Pine Grosbeak. Irregular visitor, mainly mid-November through January. Usually detected by its call notes overhead.

Purple Finch. Irregular fall visitor, usually detected by its "tick" call note overhead.

Cassin's Finch. Occasional spring migrant and summer visitor, uncommon in fall migration. The Cassin's Finch is a characteristic and common species of montane habitats along the east slopes of the Cascades just west of the canyon. In its fall exodus from the mountains, numbers tend to be cyclic—common one year, particularly in late September and October, scarce in other years. It is most easily detected by its musical call notes high overhead: a musical "cheedle-eee" or "whee-you."

House Finch. Common resident of all weedy and agricultural areas of the canyon, particularly close to human habitation. This finch is an early breeder, with many on nests by mid-April. Multiple broods seem common. Fall finds this species forming flocks for the winter. In that season, they travel in search of abundant food sources, which can be far out in barren-appearing shrub-steppe habitats.

Red Crossbill. Irregular visitor, most often spring and late fall. Usually noted overhead giving its "jip-jip-jip" call while presumably searching for areas where abundant conifer seeds are present. Most often noted October-November. Irregularly common as a breeder just west in the ponderosa pine belt of the Cascades.

White-winged Crossbill. Recorded only once or twice during the most massive of its irregular outbreaks from the north. Recorded early winter.

Common Redpoll. Irregular visitor from November through February in streamside alder and birch trees. Absent most years; this is a truly unpredictable winter finch. Most often noted overhead where its distinctive "chet-chet-chet" flight call is often given.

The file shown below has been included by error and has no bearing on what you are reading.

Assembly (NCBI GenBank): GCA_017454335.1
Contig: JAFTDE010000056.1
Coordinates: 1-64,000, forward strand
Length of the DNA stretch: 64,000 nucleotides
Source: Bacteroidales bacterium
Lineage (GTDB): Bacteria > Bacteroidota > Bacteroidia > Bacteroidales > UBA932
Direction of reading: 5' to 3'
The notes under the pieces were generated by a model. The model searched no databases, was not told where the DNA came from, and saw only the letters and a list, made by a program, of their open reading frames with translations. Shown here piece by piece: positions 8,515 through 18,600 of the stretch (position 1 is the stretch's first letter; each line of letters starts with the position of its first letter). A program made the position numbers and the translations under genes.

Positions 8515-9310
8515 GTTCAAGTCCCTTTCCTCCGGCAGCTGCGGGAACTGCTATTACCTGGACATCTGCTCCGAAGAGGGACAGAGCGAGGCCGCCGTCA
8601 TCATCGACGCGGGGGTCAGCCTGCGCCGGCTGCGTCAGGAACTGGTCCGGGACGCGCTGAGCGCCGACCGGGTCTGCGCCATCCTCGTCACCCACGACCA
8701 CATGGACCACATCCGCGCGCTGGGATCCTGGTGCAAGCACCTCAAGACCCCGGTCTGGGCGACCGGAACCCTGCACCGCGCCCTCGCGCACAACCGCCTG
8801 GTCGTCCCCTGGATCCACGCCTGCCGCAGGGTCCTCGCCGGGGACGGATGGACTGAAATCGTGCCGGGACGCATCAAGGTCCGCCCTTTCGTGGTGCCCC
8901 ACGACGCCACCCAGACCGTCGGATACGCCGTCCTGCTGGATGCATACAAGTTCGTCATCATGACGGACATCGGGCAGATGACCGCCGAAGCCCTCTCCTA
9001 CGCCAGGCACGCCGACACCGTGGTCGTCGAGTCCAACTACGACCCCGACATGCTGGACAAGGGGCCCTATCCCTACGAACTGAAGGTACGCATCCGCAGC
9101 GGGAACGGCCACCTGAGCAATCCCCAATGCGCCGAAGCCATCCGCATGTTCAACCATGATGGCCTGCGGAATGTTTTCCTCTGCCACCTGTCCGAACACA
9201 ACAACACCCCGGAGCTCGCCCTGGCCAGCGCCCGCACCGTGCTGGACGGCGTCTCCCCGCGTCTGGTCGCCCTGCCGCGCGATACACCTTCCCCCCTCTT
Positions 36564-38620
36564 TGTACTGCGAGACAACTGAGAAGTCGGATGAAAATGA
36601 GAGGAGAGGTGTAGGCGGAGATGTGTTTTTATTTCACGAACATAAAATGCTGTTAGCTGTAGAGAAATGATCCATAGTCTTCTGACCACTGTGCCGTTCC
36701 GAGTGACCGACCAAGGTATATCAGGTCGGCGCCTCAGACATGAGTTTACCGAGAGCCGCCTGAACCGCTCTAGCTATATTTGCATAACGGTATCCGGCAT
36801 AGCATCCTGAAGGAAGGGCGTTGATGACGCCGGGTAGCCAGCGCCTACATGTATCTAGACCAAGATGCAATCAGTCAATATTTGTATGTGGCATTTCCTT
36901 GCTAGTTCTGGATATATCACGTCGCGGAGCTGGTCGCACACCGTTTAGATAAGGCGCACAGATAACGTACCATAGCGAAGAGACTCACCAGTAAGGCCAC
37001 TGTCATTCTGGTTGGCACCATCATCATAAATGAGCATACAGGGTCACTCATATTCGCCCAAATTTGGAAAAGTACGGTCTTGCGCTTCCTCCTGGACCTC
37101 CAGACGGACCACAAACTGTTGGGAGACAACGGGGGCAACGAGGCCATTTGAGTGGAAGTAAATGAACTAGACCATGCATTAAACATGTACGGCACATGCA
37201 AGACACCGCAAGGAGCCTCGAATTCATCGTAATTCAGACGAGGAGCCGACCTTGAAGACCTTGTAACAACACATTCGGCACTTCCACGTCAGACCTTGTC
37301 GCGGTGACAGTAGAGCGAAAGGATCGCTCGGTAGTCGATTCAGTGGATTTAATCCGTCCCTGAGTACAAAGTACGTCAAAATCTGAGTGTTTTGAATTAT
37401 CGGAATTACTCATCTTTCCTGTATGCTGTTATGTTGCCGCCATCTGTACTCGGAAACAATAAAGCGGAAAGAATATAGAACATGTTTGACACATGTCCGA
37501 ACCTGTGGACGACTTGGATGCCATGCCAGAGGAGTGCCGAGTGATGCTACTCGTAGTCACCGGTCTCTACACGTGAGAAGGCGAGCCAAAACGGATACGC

Pine Siskin. Somewhat irregular, but usually common as a spring migrant, appearing again in fall and early winter. Breeds just to the west of the Yakima Canyon along the eastern slopes of the Cascades.

American Goldfinch. Common visitor, arriving late in spring and attracted to weedy areas. Breeding may not commence in earnest until June in this area. This species thus times its raising of young to coincide with a bountiful supply of seeds from brushy and weedy habitats. Fall brings the goldfinches a greatly expanded food supply when the white alder and water birch cones mature. Most depart by mid-winter, however, from the canyon area.

Evening Grosbeak. Irregular presence east of the Cascades here. It is perhaps most dependable during spring migration in April or May. Many pass high overhead, their ringing "cleer" calls giving away their identity. Ponderosa pine and Douglas fir forests just west of the Yakima Canyon can occasionally harbor this species in high numbers, particularly during outbreaks of spruce bud-worm.


House Sparrow. Common resident about farm outbuildings in the Yakima Canyon. As this is a rare "habitat" type locally, this sparrow is not abundant here. To the north and south, outside the canyon, this little pest is abundant.

Monk, G. 1976. Raptors of the Yakima Canyon. Dept. of Interior, Bureau of Land 

Yakima Valley Audubon Society, PO Box 2803 Yakima, WA 98909

This resource is based on the following source:
Stepniewski, Andrew.  Washington, Spokane District, Birds of the Yakima River 
     Canyon, Wenatchee Resource Area.  No date.  United States Department of 
     the Interior, Bureau of Land Management, Spokane District.  23 Pages.
This resource should be cited as:
Stepniewski, Andrew.  Washington, Spokane District, Birds of the Yakima River 
     Canyon, Wenatchee Resource Area.  No date.  United States Department of 
     the Interior, Bureau of Land Management, Spokane District.  23 Pages.  
     Jamestown, ND: Northern Prairie Wildlife Research Center Online.
     (Version 10JUL2001)